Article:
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verb (used without object)
  1. to form pus; generate purulent matter; suppurate.
  2. to cause ulceration, as a foreign body in the flesh.
  3. to putrefy or rot.
  4. to rankle, as a feeling of resentment.
verb (used with object)
  1. to cause to rankle: Malice festered his spirit.
  1. an ulcer; a rankling sore.
  2. a small, purulent, superficial sore.

Origin of fester

1350–1400; (noun) Middle English festir, festre < Anglo-French, Old French festre < Latin fistula fistula (for -l- > -r- cf. chapter); (v.) Middle English festryn, derivative of the noun or < Old French festrir
Related formsun·fes·tered, adjectiveun·fes·ter·ing, adjective
Dictionary.com Unabridged Based on the Random House Unabridged Dictionary, © Random House, Inc. 2018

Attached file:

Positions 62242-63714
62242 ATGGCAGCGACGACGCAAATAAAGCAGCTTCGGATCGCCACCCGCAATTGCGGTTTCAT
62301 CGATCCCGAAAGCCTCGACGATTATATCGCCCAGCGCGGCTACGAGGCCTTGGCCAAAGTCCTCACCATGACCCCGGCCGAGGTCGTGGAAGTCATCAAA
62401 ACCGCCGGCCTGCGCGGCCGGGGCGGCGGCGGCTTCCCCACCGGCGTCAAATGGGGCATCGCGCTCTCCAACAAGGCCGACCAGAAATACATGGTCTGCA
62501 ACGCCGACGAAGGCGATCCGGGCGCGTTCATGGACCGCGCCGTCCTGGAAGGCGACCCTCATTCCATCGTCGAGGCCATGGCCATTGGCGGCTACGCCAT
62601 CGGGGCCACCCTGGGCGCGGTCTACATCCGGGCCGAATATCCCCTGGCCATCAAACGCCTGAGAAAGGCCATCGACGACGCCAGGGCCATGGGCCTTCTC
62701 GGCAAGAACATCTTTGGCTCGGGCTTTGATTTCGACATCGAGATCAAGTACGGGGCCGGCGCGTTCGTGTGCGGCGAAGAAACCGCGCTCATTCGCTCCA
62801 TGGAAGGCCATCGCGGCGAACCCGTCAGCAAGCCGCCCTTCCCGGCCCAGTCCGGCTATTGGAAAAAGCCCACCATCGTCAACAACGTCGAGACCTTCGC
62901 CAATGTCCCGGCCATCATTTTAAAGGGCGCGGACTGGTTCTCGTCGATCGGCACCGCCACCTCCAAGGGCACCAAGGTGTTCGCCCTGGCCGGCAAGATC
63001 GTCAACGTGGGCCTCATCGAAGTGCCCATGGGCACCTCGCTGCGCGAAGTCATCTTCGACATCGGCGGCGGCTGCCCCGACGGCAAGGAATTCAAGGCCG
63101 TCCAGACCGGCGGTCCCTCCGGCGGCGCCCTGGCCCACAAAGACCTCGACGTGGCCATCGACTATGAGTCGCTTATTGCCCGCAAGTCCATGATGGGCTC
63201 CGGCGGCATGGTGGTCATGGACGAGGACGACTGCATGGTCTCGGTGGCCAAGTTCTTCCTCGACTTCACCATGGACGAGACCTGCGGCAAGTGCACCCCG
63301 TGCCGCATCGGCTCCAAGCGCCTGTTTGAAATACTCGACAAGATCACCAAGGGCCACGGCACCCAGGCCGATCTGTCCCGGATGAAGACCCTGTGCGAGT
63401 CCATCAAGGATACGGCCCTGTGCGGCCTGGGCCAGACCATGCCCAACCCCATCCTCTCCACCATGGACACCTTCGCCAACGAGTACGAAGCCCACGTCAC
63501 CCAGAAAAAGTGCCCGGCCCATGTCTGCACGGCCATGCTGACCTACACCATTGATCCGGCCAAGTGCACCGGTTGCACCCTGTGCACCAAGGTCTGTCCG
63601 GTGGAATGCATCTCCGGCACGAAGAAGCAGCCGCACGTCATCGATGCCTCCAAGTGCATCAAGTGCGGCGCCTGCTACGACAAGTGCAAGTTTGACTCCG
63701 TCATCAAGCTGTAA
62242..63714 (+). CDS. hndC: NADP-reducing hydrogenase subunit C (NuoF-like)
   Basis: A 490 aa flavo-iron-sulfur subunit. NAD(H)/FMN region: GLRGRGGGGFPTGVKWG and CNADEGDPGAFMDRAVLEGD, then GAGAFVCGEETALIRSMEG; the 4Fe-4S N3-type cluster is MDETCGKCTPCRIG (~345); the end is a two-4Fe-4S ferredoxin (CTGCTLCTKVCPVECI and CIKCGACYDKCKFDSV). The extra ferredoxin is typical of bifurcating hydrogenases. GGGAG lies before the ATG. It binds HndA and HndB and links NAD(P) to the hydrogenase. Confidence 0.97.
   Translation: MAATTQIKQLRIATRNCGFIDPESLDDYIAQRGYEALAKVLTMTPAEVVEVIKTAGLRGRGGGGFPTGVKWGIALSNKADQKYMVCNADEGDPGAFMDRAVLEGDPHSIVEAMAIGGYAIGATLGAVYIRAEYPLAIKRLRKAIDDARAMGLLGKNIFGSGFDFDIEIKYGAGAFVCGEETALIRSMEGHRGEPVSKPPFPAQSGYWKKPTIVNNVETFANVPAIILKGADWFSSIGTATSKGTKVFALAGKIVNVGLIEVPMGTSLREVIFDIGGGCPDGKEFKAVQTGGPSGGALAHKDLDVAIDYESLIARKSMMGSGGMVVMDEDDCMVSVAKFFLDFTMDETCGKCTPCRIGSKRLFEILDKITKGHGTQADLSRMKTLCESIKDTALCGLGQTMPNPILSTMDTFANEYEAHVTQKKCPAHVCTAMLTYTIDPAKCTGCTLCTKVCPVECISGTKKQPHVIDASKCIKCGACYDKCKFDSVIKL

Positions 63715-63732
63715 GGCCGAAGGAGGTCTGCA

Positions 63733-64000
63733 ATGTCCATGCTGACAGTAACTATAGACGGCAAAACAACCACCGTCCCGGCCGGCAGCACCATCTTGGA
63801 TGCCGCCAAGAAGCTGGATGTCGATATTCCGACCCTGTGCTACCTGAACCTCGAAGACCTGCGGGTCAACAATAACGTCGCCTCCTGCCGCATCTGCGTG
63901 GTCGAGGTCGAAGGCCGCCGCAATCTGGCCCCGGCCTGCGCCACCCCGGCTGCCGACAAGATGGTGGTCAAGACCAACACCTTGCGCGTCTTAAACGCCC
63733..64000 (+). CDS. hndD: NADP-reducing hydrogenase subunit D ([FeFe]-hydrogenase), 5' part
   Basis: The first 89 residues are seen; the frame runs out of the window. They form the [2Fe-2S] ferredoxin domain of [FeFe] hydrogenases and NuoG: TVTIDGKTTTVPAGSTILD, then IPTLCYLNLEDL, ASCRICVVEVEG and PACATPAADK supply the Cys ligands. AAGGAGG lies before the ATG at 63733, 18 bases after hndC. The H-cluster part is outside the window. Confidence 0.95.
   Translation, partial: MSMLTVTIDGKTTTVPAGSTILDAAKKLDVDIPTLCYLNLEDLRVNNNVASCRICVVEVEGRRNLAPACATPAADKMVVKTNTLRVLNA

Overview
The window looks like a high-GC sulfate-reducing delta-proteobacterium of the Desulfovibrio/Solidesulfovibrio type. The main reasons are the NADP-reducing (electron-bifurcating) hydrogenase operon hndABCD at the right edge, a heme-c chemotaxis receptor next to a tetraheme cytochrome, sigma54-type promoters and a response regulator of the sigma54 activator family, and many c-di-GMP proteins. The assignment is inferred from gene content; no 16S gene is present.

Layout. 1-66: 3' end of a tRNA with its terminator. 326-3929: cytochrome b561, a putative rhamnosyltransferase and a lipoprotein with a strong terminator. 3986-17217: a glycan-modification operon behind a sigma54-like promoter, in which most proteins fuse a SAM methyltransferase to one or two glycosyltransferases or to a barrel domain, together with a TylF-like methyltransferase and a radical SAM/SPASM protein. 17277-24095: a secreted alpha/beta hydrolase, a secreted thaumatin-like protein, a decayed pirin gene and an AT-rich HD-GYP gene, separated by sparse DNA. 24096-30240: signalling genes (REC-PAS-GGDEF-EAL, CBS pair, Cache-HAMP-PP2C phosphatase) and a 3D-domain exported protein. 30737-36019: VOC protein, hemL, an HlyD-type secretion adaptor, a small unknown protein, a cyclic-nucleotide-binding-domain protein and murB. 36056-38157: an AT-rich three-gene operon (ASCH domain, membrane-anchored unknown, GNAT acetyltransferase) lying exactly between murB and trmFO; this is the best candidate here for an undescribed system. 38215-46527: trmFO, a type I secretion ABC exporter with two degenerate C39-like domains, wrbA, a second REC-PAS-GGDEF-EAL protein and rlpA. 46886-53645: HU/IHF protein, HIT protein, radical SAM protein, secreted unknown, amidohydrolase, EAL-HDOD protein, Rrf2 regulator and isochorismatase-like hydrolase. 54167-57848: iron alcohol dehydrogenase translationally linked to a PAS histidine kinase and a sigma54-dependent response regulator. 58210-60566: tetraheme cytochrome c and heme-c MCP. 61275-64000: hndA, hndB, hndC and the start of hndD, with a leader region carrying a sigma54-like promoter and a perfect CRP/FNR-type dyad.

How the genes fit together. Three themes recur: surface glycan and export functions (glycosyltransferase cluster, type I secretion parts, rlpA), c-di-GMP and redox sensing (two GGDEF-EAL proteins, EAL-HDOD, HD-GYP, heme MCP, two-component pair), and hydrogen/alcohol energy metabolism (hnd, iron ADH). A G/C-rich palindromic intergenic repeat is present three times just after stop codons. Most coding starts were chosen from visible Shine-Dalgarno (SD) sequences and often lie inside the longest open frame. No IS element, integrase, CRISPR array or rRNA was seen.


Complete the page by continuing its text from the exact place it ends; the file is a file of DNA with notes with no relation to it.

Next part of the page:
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British Dictionary definitions for fester


  1. to form or cause to form pus
  2. (intr) to become rotten; decay
  3. to become or cause to become bitter, irritated, etc, esp over a long period of time; rankleresentment festered his imagination
  4. (intr) informal to be idle or inactive
  1. a small ulcer or sore containing pus

Word Origin for fester

C13: from Old French festre suppurating sore, from Latin: fistula
Collins English Dictionary - Complete & Unabridged 2012 Digital Edition © William Collins Sons & Co. Ltd. 1979, 1986 © HarperCollins Publishers 1998, 2000, 2003, 2005, 2006, 2007, 2009, 2012

Word Origin and History for fester

late 14c., from Old French festre "small sore discharging pus," from Latin fistula "pipe, ulcer" (see fistula). The noun is from c.1300. Related: Festered; festering.

Online Etymology Dictionary, © 2010 Douglas Harper

fester in Medicine


  1. To ulcerate.
  2. To form pus; putrefy.
  1. An ulcer.
The American Heritage® Stedman's Medical Dictionary Copyright © 2002, 2001, 1995 by Houghton Mifflin Company. Published by Houghton Mifflin Company.